This course takes students on an exploration of the magnificent visual arts of Japan, from the enigmatic excavated works of the prehistoric period, through the imposing Buddhist arts and breathtaking sliding screen paintings defining traditional architecture, to the vibrant contemporary art scene. Through a sweeping historical survey highlighting the forms and functions of representative artworks in their respective contexts, you will examine such issues as the relationship of Japanese art to Chinese and Korean art, patronage, the ritual and visual functions of Buddhist icons, the translation of concepts into artistic forms, as well as representational strategies and modes of viewing.

Spring 2020

Japanese/English Translation
Professor Elizabeth Armstrong, RD, Bucknell University

This course is an introduction to the discipline of Japanese/English translation. The course comprises two major components: a general overview of the Translation Studies, its history, theories, and significance as an interdisciplinary entity; and hands-on practice in the craft of translation in the form of weekly translation exercises and one independent final project. Students will engage in discussion and peer-critique of the short weekly assignments of texts ranging from ad copy and newspapers to poetry and “pure” literature.

Pollution and Waste in Japan: Chemistry and Society
Professor Shizuka Hsieh, Trinity Washington University

The first half of the course focuses on early Japanese environmental disasters as case studies for applying essential concepts in environmental chemistry and for understanding the causes and impacts of industrial pollution. It addresses historical background, public health consequences, politics, and the interaction between science and policy in Japan. The second half of the course relates the lessons learned to current environmental topics and challenges: global climate change (Kyoto Protocol), the nuclear accident at Fukushima, energy and industry-related health hazards in other countries. No previous scientific background is required; basic chemistry essentials are be introduced throughout.

Japanese Economy
Professor Linus Yamane, Pitzer College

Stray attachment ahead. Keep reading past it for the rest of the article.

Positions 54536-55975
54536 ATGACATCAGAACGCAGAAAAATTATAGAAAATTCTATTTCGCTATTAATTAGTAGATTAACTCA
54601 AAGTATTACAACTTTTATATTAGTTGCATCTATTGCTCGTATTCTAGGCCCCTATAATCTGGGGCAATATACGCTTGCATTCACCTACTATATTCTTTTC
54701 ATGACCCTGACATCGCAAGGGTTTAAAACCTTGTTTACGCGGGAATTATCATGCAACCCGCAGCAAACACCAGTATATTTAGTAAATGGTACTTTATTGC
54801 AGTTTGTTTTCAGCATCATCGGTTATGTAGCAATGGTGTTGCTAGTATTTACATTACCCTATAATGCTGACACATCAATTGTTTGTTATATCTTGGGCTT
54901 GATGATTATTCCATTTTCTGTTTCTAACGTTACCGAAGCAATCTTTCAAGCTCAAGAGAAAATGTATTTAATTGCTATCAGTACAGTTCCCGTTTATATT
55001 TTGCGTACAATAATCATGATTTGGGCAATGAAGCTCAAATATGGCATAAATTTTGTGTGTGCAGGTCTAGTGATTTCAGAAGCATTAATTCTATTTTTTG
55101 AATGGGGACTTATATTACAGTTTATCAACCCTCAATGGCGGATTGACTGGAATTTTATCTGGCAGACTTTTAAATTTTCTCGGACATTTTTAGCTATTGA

This course is a broad introduction to the fascinating Japanese economy. Japan was the first non-Western nation to become a major industrial power, providing many lessons for economic development. Japan is now the fourth largest economy (PPP) in the world behind the China, the U.S., and India. Japan is the world’s largest creditor nation, but faces enormous challenges with an aging population, mounting government debts, and corporate sector and labor market reforms. We will begin by considering economic conditions during the Tokugawa period, and the process of economic growth since the Meiji Restoration. We will examine the high rates of growth in the post WWII period, along with the economic slowdown in the Heisei period.

Religion, Tradition and Temple-Tourism in Kyoto
Professor Catherine Ludvik, Kyoto Sangyo University

Filled with over two thousand temples and shrines, the ancient capital of Kyoto provides the ideal setting for the study of Japanese religions. Temples and shrines, however, are not only sites of faith, but locales where religion, tradition, culture and tourism intersect. Against this vibrant and complex background accommodating diverse modes of religious practice and sightseeing, this course explores selected aspects of Shinto, Buddhism and the New Religions of Japan in historical as well as contemporary context. We will examine present-day attitudes to religion, lived by many as inherited tradition, in conjunction with the enormous popularity of the city’s temples and shrines that function as promoters of cultural identity and World Heritage tourism.

Please check often for course description updates.